Personal Best Bulletin
Vol III, No. 3 November 14, 2014
Schools to Watch Designation
I have become friendly with a middle school teacher who works in upstate New York through an App called Voxer. I was talking to him recently about a video that I made in the office with Joseph to let parents know information about Back-to-School Night. You can see the video here.
I commented that we should have put the Schools to Watch banner in the background. This teacher said, “You’re crazy, if I had that designation, I would never leave home without that banner. I would wrap myself up and sleep in it at night.” (I have since put hooks in the wall so that I can hang the banner in my office anytime I make a short video. ) When I went to the New York State Middle School Association conference in Verona last month I got similar feedback from people when I spoke to them about our status as a School to Watch. To be designated a School to Watch means that we have implemented with a very high degree of fidelity the Essential Elements of Standards Focused Middle Level Schools and Programs. People who understand middle school know that it is a tremendous accomplishment to have earned this designation because these Elements set an extremely high bar for exemplary practice with these very challenging learners.
Next week we will be privileged to host David Payton and Brian Sherman from the New York State Middle School Association who will visit with us and give us feedback on our program and practices as part of our process to re-designate as a School to Watch. Schools re-designate every three years. David and Brian are expert middle school practitioners with many years of experience as middle level teachers and leaders. If you embrace the growth mindset then nothing facilitates growth better than honest and thorough feedback. So I look forward to aiming high and hearing feedback on what we can do even better!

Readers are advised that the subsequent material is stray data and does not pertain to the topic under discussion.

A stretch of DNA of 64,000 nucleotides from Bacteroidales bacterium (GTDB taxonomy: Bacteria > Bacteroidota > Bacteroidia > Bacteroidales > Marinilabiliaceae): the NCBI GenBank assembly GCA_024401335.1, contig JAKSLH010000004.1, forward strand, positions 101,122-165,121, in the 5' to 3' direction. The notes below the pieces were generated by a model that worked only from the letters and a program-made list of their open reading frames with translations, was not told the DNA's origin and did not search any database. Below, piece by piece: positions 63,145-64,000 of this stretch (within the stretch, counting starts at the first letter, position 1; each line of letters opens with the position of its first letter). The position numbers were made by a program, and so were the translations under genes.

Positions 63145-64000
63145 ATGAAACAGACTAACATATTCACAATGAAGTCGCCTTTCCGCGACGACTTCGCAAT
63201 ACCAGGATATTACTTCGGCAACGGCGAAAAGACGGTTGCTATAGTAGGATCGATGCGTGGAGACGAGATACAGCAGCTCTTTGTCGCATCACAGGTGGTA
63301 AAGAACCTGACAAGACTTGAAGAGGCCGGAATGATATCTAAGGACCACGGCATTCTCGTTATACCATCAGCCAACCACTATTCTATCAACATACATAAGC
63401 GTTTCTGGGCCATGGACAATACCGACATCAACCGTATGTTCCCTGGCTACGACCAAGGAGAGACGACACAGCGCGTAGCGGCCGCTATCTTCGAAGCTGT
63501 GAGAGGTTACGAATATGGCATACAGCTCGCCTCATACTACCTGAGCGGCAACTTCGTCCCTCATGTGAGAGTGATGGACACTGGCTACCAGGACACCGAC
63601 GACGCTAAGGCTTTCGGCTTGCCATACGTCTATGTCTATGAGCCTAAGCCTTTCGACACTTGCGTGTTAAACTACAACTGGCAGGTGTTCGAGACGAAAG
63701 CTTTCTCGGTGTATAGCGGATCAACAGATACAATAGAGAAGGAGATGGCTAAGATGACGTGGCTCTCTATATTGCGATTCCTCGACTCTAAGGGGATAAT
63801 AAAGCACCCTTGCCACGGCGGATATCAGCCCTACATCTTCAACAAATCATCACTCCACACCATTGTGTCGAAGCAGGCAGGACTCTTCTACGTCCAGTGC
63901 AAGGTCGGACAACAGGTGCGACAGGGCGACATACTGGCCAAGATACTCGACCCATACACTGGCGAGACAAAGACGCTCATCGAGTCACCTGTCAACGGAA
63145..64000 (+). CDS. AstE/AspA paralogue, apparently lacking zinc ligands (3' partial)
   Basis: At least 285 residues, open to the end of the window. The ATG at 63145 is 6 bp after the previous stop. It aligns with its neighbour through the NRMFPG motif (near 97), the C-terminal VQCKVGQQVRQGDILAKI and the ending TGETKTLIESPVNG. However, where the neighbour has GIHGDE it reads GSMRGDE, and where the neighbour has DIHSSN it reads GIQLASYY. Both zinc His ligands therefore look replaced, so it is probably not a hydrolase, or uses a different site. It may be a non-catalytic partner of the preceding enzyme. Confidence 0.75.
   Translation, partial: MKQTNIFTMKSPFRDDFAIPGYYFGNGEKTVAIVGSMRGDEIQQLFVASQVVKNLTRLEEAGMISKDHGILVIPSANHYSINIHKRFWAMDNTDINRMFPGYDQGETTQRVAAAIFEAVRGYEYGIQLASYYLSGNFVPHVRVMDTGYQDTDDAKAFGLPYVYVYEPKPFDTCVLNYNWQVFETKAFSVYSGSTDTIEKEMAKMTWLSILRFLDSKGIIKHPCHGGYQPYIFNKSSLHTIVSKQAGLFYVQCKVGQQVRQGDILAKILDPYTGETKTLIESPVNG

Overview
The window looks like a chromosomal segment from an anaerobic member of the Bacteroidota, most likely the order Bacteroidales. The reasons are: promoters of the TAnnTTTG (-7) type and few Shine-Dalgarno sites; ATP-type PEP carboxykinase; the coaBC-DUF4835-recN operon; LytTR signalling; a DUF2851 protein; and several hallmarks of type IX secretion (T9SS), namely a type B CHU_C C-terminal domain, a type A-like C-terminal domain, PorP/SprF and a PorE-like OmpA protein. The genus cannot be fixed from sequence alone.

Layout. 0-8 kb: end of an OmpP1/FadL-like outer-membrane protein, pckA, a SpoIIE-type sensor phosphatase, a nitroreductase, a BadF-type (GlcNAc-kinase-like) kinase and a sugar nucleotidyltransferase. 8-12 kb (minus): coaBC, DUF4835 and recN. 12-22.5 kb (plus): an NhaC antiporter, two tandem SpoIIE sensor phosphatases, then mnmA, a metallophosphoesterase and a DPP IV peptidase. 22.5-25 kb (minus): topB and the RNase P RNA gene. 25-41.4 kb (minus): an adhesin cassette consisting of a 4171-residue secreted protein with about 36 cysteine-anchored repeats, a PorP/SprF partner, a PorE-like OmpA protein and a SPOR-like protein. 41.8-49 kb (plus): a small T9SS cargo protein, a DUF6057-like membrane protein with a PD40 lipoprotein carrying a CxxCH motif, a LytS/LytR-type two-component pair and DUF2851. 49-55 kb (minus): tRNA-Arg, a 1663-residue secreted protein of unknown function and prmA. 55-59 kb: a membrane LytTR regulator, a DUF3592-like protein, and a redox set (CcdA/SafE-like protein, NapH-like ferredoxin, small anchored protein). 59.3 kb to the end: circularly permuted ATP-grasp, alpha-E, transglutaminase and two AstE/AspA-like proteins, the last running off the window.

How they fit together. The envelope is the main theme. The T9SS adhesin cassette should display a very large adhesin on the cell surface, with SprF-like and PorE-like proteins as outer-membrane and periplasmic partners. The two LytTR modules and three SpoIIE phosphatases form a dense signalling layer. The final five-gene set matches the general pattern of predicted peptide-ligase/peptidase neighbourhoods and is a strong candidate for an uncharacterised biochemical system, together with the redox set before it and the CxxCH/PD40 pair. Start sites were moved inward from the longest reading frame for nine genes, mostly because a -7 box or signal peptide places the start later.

Michelle Malyniak’s class used Bitstrip to create story sketches using the elements of a narrative she’d taught in class. Bitstrip allows kids to create their own high-quality comic strips. This was a great use of technology to activate student engagement. Students created some terrific stories.
What we do with you students’ questions and their responses are critical to promoting the growth mindset. Diane Stile and Danielle Schwirzbin do such an effective job of validating students’ questions. In a recent observation, when a student gave an incorrect response, they said, “That’s OK, you’re close, I know you’re trying.” They are especially enthusiastic when students ask good questions, “That’s such a good question, I love it.”
Beth Riccuiti differentiated a math lesson so that she could direct instruction to those students who needed particular math examples reviewed. She grouped students according to which math problems they answered incorrectly. Students checked the answer sheet then put an “X” on a chart at the board next to the numbers of the items they got wrong. They reviewed only those problems. Great differentiation strategy.